In our Critique of the Verdict, we point out inconsistencies in the evidence and reject much of Judge Nadon's convoluted reasoning. Of particular relevance are the following:

(1) The circumstances from 1957 until Nov. 10, 1958, when Mr. and Mrs. Katriuk obtained their citizenship, are related in sections [28] through [35]. However, the critical Oct. 18, 1957, affidavit sent by Paul Masse on behalf of Mr. and Mrs. Katriuk to the Department of Citizenship and Immigration is not part of the evidence (for some unknown reason). From the contents of an Oct. 17, 1958 memo from the Chief, Admissions Office to the Registrar, Mr. Duggan, Judge Nadon infers the contents of the Oct. 18, 1957 affidavit. We submit that Judge Nadon has no way of knowing that the information summarized in this memo is an accurate reflection of the contents of the original affidavit. It is, at best, "hearsay" evidence.

We suggest that most people examining the evidence presented in these sections would have concluded that Mr. and Mrs. Katriuk acted properly and honorably in attaining the name change and their Canadian citizenship.

(2) Throughout the Verdict, Judge Nadon illustrates numerous instances where the prosecution has not met the burden of proof required of them and failed to provide evidence and testimony which was expected:
[130] "There is not much evidence concerning the Paris Consulate in 1951." "There is no evidence whatsoever in that regard."
[132] "... no one was called by the Minister to testify with respect to the specific process in place in that office in 1951 ..."
[133] "However, with respect to the other potential witnesses, the evidence is silent."
[134] "Once again, the Minister did not offer any explanation as to why no one [of the 980 immigrants aboard the Nelly] was called to testify with respect to the form being used and the questions being asked at the Paris office in 1951."
[135] "The end result is that the Minister adduced no evidence ... to demonstrate that Mr. Katriuk was specifically asked about his war time activities."
[140] "Mr. Katriuk's affidavit dated October 18, 1957 is not in evidence. No explanation was given to me why the affidavit was not available. All I know concerning that affidavit is what appears in the memorandum of October 17, 1958 sent by the Department of Immigration to the Registrar of Canadian Citizenship."

From the above comments, it is obvious that the Canadian War Crimes Unit is either incompetent or acting in bad faith.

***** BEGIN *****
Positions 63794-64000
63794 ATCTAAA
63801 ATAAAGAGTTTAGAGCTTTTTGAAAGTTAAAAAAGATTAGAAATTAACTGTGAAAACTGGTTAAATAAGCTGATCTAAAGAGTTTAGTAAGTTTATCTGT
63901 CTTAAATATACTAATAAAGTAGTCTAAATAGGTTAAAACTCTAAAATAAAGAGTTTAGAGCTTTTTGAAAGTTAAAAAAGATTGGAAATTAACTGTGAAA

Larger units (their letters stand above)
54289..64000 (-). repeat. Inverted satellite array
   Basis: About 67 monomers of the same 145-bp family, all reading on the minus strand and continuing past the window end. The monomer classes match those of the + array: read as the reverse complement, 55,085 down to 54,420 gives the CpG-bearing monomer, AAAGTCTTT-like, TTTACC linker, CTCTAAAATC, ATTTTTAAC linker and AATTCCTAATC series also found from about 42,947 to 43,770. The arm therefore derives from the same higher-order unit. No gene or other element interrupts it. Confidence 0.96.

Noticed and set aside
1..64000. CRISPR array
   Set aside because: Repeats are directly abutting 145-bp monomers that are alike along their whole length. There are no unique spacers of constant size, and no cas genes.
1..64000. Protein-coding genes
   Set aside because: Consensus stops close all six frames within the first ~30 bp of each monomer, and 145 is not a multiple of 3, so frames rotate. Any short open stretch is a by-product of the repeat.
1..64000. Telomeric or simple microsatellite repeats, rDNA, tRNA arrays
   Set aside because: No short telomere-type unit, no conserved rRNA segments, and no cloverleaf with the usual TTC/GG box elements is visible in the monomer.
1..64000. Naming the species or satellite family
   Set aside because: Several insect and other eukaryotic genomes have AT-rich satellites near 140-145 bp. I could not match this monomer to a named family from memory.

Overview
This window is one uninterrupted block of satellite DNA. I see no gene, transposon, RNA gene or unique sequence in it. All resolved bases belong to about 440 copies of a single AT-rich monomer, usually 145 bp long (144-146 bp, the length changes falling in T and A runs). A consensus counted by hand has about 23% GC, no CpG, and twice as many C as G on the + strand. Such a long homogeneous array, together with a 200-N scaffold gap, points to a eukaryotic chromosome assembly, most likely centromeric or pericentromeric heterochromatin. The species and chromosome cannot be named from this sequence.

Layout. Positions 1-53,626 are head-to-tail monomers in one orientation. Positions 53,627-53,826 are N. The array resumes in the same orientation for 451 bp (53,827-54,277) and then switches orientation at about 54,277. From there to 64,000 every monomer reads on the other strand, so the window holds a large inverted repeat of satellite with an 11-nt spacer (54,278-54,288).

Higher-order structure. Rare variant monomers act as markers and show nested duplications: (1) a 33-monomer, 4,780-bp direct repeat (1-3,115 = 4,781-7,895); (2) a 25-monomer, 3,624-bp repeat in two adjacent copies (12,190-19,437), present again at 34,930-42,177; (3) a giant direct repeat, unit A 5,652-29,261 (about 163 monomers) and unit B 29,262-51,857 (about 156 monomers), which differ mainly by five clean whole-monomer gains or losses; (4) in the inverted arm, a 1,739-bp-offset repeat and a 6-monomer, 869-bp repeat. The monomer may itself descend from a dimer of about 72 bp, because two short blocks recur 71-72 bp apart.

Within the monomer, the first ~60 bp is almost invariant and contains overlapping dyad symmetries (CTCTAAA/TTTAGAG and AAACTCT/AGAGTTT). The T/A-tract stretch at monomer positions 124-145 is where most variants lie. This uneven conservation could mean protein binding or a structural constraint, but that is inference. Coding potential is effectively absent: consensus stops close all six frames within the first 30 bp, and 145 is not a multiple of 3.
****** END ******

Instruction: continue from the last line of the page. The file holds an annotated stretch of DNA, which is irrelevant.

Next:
(3) In sections [136] and [150], Judge Nadon finds that Mr. Katriuk must have been asked about: "details regarding the longest job he had had in the last ten years and the number of jobs he had had during those ten years. I am also finding that Mr. Katriuk must have been asked when and how he arrived in France." He then argues that Mr. Katriuk must have answered untruthfully to these questions.

We reiterate that there is no evidence that such questions were asked. We further submit that even if such questions were asked, Mr. Katriuk could have answered truthfully (except for the name change) and the employee, who filled out the immigration forms for Mr. and Mrs. Katriuk, would still have approved the application. This is attested to by the thousands of refugees who immigrated to Canada under similar circumstances.

(4) We take great exception to the suggestion of Judge Nadon in section [138] that Mr. and Mrs. Katriuk had some ulterior motives in wanting to revert to their true names. They could very easily have obtained their citizenship under the name of Schpirka and lived in anonymity for the rest of their lives. Instead, out of self-respect for their own identity and respect for their new country, Canada, they went through the complicated procedure -- very sincerely and very openly -- of changing their names back to Katriuk. Since its inception Canada had welcomed millions of the poor and the hungry to develop its vast area. They were grateful to be given the opportunity to live in and help build Canada.

(5) In section [141], Judge Nadon claims that: "Mr. Katriuk's statement [as inferred from the Oct. 17, 1958 memo] that he 'took refuge in France in 1944' is not ... an accurate and truthful statement."

We must respectfully disagree with Judge Nadon. What better description is there than "took refuge in France in 1944" to describe the situation of Mr. Katriuk? He took refuge from the Germans with the French partisans when he deserted the German army. He fought with the French against the Germans until he was threatened by the Russian KGB with repatriation to the Soviet Union. He then took refuge with the French Foreign Legion and again fought with the Western Allies against the Germans, was wounded, recovered and fought once again. He was prepared to go to Vietnam. But when his commanding officer in the FFL threatened him with death, he deserted and once again took refuge with his comrades in the French partisans. He de facto lived as a refugee in France until he managed to immigrate to Canada. He stopped being a refugee when Judge Robitaille presented him with his Canadian citizenship on November 10, 1958. Or so he thought. What more could Judge Nadon possibly demand of a human being?

(6) Once again, we take great exception to the incredible gymnastics of Judge Nadon's reasoning in section [145]. He attributes motives and beliefs to Mr. and Mrs. Katriuk, which are simply not true. He refers to a questionnaire, which was never utilized. He refers to questions which were never asked. He claims that the Department of Citizenship and Immigration in 1958 did not have all the relevant facts, but concedes that, even if they did, they may have ruled in favour of Mr. and Mrs. Katriuk. He then incredibly concludes: "Whether or not the decision would have been favourable to Mr. Katriuk is not, in my view, relevant."

(7) In section [151], Judge Nadon renders his guilty verdict.

On page 224 of the Deschenes Commission Report, finding #43 states: "The existence of a presumption of fact that a former immigrant, if a war criminal, must have lied for purposes either of immigration or of citizenship, cannot be taken generally for granted, in light of the conflicting evidence before the Commission. It must be left to the courts to decide whether, in any given case, such a presumption has been established with a high degree of probability."

Despite the Verdict of Judge Nadon, any fair-minded person must conclude that Judge Nadon and Canadian War Crimes Unit failed miserably in satisfying this criterion.